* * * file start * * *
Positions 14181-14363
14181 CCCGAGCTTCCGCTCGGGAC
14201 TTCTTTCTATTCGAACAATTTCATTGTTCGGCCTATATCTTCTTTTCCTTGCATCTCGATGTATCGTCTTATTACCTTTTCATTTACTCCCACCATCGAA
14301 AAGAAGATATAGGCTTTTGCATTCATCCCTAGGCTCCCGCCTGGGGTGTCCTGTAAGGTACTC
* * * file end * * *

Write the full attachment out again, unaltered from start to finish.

Positions 14181-14363
14181 CCCGAGCTTCCGCTCGGGAC
14201 TTCTTTCTATTCGAACAATTTCATTGTTCGGCCTATATCTTCTTTTCCTTGCATCTCGATGTATCGTCTTATTACCTTTTCATTTACTCCCACCATCGAA
14301 AAGAAGATATAGGCTTTTGCATTCATCCCTAGGCTCCCGCCTGGGGTGTCCTGTAAGGTACTC